Heaven is in Hell too

Hell began the moment Adam and Eve decided God wasn’t worth listening to, because from then on the natural and beautiful became ugly and odd. They even hid their nakedness from each other, the very thing they found totally attractive before, but as Paul said in Romans 1, this is what happens when humans don’t “think it worthwhile to retain the knowledge of God” (verse 28). They enter a world of weirdness, where human thinking becomes futile and foolish hearts are darkened (verse 21), a major manifestation of which has been “the degrading of their bodies with one another” (verse 24).

Who’d want to live in a hell like that, where even the beautiful human body is misused and abused for selfish lust (verse 26)? But it’s a hell we’ve become used to, where it’s common place to hear of young women and children being sexually molested, and young people questioning their sexual identity, and people even risking life and limb to change their gender. The Bible isn’t squeamish either about the weird ideas people have about sex, like Lot being quite willing to hand over his virgin daughters to a lust-filled crowd of men. Who worries about going to hell later, therefore, when it’s clear we’ve already got hell in the here and now?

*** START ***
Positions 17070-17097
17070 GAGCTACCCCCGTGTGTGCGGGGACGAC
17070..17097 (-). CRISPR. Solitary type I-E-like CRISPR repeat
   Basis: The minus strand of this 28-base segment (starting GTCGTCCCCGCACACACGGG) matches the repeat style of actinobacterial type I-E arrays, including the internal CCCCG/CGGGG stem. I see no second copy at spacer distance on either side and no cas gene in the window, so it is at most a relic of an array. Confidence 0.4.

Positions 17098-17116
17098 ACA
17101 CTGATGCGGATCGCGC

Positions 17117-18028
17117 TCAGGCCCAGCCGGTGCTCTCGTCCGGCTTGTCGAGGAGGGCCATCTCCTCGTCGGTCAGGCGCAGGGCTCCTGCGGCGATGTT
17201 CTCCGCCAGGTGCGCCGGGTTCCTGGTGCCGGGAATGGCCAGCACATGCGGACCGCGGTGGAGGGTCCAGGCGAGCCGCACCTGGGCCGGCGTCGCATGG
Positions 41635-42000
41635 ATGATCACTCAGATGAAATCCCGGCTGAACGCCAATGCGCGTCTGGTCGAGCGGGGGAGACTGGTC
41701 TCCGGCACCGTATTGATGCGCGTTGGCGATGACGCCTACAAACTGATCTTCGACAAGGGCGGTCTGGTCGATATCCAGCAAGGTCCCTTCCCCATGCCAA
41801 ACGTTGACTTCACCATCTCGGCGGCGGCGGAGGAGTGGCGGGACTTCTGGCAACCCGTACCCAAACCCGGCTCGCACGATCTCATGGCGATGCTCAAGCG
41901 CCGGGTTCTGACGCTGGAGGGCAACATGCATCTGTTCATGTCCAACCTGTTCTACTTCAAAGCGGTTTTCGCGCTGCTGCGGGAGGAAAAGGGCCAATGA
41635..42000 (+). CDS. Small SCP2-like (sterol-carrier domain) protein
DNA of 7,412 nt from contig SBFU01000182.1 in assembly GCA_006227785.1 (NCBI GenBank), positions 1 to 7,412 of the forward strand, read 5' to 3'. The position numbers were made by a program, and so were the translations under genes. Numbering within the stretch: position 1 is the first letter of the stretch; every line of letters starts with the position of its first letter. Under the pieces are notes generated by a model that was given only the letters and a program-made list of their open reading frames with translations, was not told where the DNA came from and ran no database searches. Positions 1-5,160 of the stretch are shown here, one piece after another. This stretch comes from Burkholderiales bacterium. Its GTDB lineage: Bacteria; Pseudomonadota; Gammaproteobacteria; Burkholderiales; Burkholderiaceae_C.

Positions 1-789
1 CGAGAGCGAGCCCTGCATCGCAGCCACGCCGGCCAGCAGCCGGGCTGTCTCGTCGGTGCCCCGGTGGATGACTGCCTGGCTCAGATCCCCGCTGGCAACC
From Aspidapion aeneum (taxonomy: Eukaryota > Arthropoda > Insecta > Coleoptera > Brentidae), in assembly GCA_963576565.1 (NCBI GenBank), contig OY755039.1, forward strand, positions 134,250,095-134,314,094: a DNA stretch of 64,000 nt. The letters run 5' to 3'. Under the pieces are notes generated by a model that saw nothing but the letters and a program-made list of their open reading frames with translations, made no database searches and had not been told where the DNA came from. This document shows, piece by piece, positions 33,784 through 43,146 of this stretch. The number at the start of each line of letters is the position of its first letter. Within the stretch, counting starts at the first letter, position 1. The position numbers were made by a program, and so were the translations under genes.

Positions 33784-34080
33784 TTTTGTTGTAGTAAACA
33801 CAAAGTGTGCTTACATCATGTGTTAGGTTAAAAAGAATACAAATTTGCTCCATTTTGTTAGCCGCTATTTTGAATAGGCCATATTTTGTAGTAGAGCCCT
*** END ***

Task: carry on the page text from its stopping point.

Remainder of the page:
But how does anyone get out of this hell when he doesn’t know he’s in it and he doesn’t want out of it?

There’s a clue in Genesis 3:8, when God enters the hell Adam and Eve have created. He comes “walking in the garden in the cool of the day,” and he calls out to Adam in verse 9, “Where are you?” In other words, heaven enters hell. Heaven comes looking for people in hell. It doesn’t leave Adam and Eve in their hell to suffer without an understanding of what has happened and why. Heaven hasn’t deserted them, or rejected them. Instead, heaven stays in their hell with them.

And back in Romans 1 and 2 it’s the same story: God is very angry at the stupidity and stubbornness of ridiculous humans, but to those who dare to judge and condemn people for the hell they’ve brought on themselves (2:1-3) Paul asks, “do you show contempt for the riches of God’s kindness, tolerance and patience?” (verse 4). Paul is not denying that the world humanity has created is hell and those who “approve” of it thoroughly deserve the depraved minds they’ve got (verses 28, 32), but heaven is in hell too, being kind, tolerant and patient, because that’s what leads people to repentance (verse 4). Heaven lets us know what hell is like first, but only to help us realize that God is worth listening to after all.


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